By denying that there is a real problem in Pakistan with Islamic terrorism disables us from tackling it. Things have been getting from bad to worse for years while our collective head remains firmly buried in the sand. We either blame Washington for our woes, or we say defensively ‘Where’s the proof?’ And our final defence lies in shrugging, and saying ‘It’s God’s will’.
All three modes of thought and behaviour absolve us of blame, and make corrective action unnecessary. No amount of pain and slaughter seems to convince us that ultimately, we are responsible for what happens within our borders. When we claim sovereignty over our soil, we must also be able to exercise control over it.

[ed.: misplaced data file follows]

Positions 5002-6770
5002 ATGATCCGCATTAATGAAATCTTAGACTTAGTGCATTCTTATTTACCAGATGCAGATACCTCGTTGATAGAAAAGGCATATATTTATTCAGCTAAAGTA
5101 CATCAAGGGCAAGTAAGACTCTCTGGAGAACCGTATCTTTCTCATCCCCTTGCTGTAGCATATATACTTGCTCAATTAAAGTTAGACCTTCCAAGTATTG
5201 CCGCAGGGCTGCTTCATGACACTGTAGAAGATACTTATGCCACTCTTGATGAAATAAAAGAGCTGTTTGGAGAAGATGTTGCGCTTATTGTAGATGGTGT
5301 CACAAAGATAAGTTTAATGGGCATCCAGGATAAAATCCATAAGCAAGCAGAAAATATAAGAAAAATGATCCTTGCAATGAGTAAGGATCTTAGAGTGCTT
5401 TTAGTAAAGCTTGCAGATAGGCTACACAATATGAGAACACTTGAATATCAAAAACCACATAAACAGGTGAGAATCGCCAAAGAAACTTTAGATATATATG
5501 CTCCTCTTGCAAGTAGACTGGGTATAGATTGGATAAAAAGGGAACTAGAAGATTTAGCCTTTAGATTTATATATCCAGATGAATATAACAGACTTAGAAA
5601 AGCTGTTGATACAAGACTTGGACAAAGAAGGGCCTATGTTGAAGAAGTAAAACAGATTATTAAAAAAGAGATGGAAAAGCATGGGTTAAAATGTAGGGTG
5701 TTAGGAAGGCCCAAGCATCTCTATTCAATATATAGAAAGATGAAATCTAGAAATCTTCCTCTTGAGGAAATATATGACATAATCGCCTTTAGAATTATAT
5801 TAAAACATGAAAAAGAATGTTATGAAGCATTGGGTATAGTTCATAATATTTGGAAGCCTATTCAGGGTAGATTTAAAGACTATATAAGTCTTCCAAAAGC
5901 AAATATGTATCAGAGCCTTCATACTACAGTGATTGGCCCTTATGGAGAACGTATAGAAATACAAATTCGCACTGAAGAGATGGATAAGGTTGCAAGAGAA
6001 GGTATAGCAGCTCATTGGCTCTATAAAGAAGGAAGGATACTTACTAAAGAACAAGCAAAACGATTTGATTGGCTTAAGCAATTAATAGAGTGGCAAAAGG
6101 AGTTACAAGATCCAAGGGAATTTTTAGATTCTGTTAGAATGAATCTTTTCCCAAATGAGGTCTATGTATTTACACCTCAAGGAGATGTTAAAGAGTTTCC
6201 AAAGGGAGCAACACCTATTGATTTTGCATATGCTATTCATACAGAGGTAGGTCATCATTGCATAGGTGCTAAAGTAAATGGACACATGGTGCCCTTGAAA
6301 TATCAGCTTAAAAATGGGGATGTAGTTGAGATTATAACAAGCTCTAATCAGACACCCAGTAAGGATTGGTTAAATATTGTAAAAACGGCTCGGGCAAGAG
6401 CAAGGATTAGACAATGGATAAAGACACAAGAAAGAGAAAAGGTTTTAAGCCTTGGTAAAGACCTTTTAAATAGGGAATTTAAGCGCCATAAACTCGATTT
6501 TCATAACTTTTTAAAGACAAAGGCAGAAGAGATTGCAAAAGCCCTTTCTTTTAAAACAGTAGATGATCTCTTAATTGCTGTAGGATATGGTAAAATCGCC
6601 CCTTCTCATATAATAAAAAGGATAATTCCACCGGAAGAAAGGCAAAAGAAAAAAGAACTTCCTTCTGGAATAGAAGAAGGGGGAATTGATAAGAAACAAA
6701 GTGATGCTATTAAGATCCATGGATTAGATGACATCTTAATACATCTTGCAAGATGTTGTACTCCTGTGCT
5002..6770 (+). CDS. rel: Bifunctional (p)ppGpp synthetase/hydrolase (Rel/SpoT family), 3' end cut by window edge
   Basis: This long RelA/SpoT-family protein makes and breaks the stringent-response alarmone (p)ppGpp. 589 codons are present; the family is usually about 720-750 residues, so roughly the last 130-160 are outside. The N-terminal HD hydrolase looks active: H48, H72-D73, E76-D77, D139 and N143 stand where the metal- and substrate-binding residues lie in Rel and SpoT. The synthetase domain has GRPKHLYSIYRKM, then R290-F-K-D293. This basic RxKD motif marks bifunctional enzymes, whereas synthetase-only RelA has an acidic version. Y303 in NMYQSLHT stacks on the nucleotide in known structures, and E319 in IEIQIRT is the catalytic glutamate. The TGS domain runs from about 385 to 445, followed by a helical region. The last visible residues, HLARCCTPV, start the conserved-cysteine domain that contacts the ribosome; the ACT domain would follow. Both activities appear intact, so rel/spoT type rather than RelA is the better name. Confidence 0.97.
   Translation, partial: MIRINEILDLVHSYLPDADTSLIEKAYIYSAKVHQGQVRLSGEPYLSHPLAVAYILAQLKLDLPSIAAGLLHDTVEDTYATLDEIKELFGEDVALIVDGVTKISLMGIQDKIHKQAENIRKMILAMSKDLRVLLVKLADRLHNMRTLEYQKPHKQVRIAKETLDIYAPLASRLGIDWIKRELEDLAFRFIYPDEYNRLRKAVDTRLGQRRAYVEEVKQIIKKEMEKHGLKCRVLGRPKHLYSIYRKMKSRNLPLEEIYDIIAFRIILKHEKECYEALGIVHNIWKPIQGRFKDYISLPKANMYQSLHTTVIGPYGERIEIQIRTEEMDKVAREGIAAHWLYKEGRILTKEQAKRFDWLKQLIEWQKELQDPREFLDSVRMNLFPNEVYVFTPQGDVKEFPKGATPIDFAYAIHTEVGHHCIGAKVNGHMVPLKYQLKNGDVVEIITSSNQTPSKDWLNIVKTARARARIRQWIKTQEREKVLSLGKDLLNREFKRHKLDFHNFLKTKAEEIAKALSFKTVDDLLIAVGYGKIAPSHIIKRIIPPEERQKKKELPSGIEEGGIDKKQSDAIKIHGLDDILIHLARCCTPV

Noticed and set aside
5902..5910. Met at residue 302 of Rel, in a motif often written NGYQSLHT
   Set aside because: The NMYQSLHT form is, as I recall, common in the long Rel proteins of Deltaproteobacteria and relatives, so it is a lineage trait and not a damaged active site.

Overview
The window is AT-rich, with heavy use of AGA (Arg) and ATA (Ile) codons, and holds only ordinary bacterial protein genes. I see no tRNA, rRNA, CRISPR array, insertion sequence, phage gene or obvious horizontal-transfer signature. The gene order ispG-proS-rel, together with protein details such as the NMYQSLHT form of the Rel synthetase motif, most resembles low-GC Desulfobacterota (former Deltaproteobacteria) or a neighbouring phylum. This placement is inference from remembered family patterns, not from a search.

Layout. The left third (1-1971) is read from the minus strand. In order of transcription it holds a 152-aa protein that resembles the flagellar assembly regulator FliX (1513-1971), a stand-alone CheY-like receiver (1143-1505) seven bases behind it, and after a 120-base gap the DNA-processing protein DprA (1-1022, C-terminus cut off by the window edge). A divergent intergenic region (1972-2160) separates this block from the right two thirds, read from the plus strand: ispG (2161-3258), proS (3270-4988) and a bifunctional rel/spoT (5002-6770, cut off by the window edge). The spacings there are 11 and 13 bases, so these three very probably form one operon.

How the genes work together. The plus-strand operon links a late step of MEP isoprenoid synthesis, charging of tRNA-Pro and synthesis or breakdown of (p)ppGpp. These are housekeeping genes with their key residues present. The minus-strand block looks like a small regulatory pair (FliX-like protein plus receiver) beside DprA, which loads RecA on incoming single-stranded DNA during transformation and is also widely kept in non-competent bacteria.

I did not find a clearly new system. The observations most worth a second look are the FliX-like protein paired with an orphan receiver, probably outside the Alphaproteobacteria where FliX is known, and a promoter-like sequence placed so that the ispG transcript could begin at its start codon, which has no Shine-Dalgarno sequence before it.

We must face the fact that for over three decades, Pakistan has become a breeding ground for religious extremism, and a safe haven for terrorist groups. For years, these gangs have been used by our establishment to further its agenda in the region. Until 9/11, they were provided with money, arms and legitimacy by the Pakistani state. Now, the chickens have come home to roost. Pakistan can purge itself of these killers only if there is a broad consensus that we will not put up with them any longer. But as long as elements in our security apparatus, our judiciary and our media think that their behaviour can be condoned by ‘western policies’, they will continue to bleed us and ensure our isolation.